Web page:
City Hall claims it only had the victims’ best interests in mind, but the news that Mayor de Blasio’s acting chief of staff was allowed to quietly resign with no public disclosure after substantiated claims of sexual harassment sure sounds like another coverup.
This, after all, is an administration that has already done its best to try to bury its #MeToo problem.
Turns out Kevin O’Brien was forced to resign last February after investigators found his account of the incidents “not credible” and recommended he be fired.
To its credit, Team de Blasio acted quickly once it learned of the allegations. But no public disclosure of the findings was ever made — not even that O’Brien had left the mayor’s payroll.
News only leaked out now when The New York Times obtained a heavily redacted report (with no specific details) via the Freedom of Information law.
After quitting (with six weeks of accrued vacation time), O’Brien landed at Hilltop, the consulting firm headed by two of de Blasio’s “agents of the city” and that collected hundreds of thousands of dollars doing for the mayor’s campaigns and nonprofit. Was Hilltop helping keep the whole thing quiet, or did none of its pals at City Hall tip it off to why O’Brien had left?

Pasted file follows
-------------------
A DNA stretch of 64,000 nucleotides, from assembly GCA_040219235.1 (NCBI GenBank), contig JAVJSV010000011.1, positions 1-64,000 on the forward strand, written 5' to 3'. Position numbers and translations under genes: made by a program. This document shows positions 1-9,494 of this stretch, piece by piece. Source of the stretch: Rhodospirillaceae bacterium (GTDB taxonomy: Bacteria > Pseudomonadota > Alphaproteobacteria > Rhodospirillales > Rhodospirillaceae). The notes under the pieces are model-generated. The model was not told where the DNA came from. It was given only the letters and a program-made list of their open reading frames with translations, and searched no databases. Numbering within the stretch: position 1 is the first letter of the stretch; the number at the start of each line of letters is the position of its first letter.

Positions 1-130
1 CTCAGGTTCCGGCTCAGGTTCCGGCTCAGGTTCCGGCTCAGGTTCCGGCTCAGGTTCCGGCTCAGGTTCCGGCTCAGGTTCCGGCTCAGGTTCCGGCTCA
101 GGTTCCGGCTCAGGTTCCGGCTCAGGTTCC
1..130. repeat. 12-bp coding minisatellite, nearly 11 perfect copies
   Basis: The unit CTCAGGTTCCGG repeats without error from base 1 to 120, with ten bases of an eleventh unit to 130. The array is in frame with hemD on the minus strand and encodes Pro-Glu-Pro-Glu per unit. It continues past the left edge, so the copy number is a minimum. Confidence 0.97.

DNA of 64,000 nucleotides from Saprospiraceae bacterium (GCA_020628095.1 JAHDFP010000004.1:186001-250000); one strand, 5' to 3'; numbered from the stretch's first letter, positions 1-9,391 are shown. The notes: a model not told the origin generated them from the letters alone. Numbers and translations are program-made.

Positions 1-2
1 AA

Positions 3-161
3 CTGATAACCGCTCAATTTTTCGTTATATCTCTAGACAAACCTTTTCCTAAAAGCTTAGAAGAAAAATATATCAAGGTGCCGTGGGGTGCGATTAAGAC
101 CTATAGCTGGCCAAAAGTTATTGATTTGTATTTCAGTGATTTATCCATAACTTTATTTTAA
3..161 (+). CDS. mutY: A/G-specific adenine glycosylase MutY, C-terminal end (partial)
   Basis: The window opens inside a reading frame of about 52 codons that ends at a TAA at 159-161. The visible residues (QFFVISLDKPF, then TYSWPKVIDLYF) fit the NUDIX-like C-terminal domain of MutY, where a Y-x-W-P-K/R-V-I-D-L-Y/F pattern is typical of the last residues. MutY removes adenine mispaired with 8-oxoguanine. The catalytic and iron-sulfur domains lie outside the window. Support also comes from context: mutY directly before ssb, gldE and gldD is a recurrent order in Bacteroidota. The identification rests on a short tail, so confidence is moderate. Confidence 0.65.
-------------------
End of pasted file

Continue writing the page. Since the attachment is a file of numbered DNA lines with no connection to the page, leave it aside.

Team de Blasio claims “making a spectacle of his resignation” would have helped identify the victims, who want to remain anonymous, and dissuaded victims in other cases from coming forward. Perhaps.
But City Hall’s record here isn’t good. It waited months, despite repeated requests, before finally ’fessing up last April that taxpayers had been forced to shell out $6 million to settle 34 city government harassment cases under de Blasio through 2017.
The mayor’s minions (who dumped the damning info late on a Friday) also disclosed that there were 221 substantiated cases — including five in the mayor’s own office.
This administration, it seems, is all for transparency — as long as de Blasio’s not the one being publicly embarrassed.
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